As a part of LGBTQ Pride Month, On Second Thought checked in with the Starland Family Practice, a routine family medical office with a focus on LGBTQ patients, celebrating its one-year anniversary.


The state of Georgia — and the country — is divided over so-called "heartbeat" bills and other new state laws restricting abortion. Many are confused about who could be prosecuted and what, exactly, constitutes a violation of the law.

On Second Thought leaves the flashpoints of politics behind and attempts to get some clarity on the legal questions raised by HB 481.

 


Ross Terrell/Georgia Public Broadcasting

This month, GPB launched its "Full Plates" series, looking at hunger in Georgia. One in six Georgians is food insecure, meaning they don't always know where their next meal will come from. Food insecurity is often linked to access — in rural communities, as well as neighborhoods in and around metro Atlanta.

More than a third of metro Atlanta is considered a food desert. Ross Terrell met one Atlanta resident who's working to overcome a lack of reliable transportation, which is one barrier for some residents to access fresh, healthy food. Terrell visited On Second Thought to discuss the problems and solutions surrounding food deserts in Georgia's largest city.


The Goat Farm, an arts community and compound in Atlanta, recently announced a $250 million transformation. Anthony Harper, founder and co-owner of The Goat Farm, joined On Second Thought to share what the expansion will entail, and what it means for the Georgia arts scene.


Drive through almost any neighborhood in Macon-Bibb County and you're apt to spot some houses with crumbling facades, shuttered windows and overgrown lawns. They're among the county's nearly 4,000 unoccupied properties. Most of them are only in poor or fair condition, but more than 400 are in such bad shape they need to be demolished.


Food insecurity is a pressing issue nationwide, particularly in Georgia. The latest estimates put Georgia among the ten worst states for food insecurity among aging populations, and 1 in 4 children in the state lives in a food insecure household.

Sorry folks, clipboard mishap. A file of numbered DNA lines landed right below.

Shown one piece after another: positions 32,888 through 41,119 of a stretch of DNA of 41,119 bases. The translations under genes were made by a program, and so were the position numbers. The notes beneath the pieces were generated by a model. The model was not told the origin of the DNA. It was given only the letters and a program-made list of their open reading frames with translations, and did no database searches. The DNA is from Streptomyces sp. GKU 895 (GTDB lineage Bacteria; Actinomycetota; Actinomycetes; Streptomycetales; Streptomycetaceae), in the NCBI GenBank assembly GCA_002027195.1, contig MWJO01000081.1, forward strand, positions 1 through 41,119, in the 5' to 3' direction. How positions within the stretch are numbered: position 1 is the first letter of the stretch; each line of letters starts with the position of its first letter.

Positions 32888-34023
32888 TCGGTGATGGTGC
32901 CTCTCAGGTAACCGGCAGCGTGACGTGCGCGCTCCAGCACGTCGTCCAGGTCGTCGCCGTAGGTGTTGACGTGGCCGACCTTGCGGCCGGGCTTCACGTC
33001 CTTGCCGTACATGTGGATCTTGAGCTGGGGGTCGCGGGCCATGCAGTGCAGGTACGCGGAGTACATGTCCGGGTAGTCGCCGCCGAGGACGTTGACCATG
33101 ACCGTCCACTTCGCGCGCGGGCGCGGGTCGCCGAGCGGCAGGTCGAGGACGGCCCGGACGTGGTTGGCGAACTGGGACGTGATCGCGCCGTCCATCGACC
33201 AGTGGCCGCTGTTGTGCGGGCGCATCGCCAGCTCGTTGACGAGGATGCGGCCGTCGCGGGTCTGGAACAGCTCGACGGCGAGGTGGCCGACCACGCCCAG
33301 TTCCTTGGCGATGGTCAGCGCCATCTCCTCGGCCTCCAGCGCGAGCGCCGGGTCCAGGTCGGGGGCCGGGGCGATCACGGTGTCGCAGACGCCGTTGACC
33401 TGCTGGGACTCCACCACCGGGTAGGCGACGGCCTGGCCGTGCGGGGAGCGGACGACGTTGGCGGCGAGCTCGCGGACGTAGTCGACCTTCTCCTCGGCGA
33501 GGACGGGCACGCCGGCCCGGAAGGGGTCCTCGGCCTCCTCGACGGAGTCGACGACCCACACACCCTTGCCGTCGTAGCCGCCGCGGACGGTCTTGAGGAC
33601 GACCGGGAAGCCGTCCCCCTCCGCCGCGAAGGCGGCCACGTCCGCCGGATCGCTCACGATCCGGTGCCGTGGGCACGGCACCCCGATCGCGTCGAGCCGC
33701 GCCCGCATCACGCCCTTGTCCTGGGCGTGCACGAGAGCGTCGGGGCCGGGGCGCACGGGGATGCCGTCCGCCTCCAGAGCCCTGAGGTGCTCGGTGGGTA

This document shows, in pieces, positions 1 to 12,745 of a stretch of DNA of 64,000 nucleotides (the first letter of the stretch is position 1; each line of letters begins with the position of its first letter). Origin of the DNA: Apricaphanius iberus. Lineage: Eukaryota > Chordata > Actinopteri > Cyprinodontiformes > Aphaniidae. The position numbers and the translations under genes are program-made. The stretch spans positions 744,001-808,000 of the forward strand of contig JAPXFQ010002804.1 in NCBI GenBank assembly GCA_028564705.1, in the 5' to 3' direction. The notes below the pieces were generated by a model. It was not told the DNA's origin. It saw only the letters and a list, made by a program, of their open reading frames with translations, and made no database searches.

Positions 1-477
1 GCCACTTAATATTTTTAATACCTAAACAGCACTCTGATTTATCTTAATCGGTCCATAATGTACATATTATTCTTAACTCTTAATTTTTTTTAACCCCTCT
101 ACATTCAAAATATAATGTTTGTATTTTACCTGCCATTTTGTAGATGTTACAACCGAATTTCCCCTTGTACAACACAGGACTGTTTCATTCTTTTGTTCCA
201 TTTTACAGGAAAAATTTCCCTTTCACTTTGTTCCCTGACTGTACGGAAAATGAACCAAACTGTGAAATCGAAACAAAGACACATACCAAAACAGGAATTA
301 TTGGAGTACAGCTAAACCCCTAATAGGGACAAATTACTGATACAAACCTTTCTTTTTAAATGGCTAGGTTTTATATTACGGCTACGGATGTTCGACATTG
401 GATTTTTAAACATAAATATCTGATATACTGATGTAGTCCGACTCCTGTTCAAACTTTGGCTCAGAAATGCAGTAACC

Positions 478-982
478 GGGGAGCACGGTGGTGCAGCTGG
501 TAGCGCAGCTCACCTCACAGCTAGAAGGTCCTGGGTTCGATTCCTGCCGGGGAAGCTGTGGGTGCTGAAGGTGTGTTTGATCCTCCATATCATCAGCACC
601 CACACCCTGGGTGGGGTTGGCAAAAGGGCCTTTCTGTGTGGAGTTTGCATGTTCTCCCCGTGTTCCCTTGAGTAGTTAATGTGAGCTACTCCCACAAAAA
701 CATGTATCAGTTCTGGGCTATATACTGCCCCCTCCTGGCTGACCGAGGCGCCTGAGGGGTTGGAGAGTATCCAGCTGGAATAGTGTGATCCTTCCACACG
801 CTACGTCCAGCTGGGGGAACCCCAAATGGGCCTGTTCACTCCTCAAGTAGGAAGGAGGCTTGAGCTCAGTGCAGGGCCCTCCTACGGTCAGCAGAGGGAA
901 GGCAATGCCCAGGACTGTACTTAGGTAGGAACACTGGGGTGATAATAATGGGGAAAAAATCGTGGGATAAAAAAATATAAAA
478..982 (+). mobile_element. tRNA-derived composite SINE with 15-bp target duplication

Josephine Bennett is assistant news director for GPB News. She found that Georgia is the first in the country to create a state plan for addressing hunger among seniors. She joined On Second Thought from our Macon bureau. 


The Royal Krunk Jazz Orkestra

The Atlanta Jazz Festival gets underway this weekend. The annual event is one of the country's largest free jazz festivals. Among the featured is Atlanta-based band, The Royal Krunk Jazz Orkestra. Trumeter Russell Gunn leads the group. 

He stopped by On Second Thought to talk about the band's latest album, Get It How You Live and the group's natural mashup of traditional jazz, rhythm and blues and southern hip-hop. 


Alchemy Sky Foundation

State officials say more than 100,000 service members from Georgia were deployed to Iraq and Afghanistan between 2001 and 2012. Nationally, about 20 percent of veterans coming back from those conflicts have been diagnosed with Post Traumatic Stress Disorder and traumatic brain injuries.

Alchemy Sky Foundation is an Atlanta organization that helps people heal through music. It recently worked with a group of metro Atlanta veterans to create a song called "Adjust Fire."

 


The Royal Krunk Jazz Orkestra

The Atlanta Jazz Festival gets underway this weekend. The annual event is one of the country's largest free jazz festivals. Among the featured is Atlanta-based band, The Royal Krunk Jazz Orkestra. Trumeter Russell Gunn leads the group. 

He stopped by On Second Thought to talk about the band's latest album, Get It How You Live and the group's natural mashup of traditional jazz, rhythm and blues and southern hip-hop. 


A'Lelia Bundles

Madam C.J. Walker died 100 years ago this month.

In the early 20th century, she cemented her legacy by creating a hair salve designed for African American women. Her contributions to black beauty products are still felt in Georgia and across the country. 

GPB's Morning Edition host Leah Fleming spoke with Walker's great-granddaughter, A'lelia Bundles. Bundles is also a black hair and journalist. 


State officials say more than 100,000 service members from Georgia were deployed to Iraq and Afghanistan between 2001 and 2012. Nationally, about 20% of veterans coming back from those conflicts have been diagnosed with post-traumatic stress disorder and traumatic brain injuries.

The Atlanta organization Alchemy Sky Foundation helps people heal through music. It recently worked with a group of metro Atlanta veterans to create a song called "Adjust Fire." Jaye Budd, a musician and founder of Alchemy Sky Foundation, and Marcus McCreaery, an Army veteran with the project, joined On Second Thought to share details about the experience.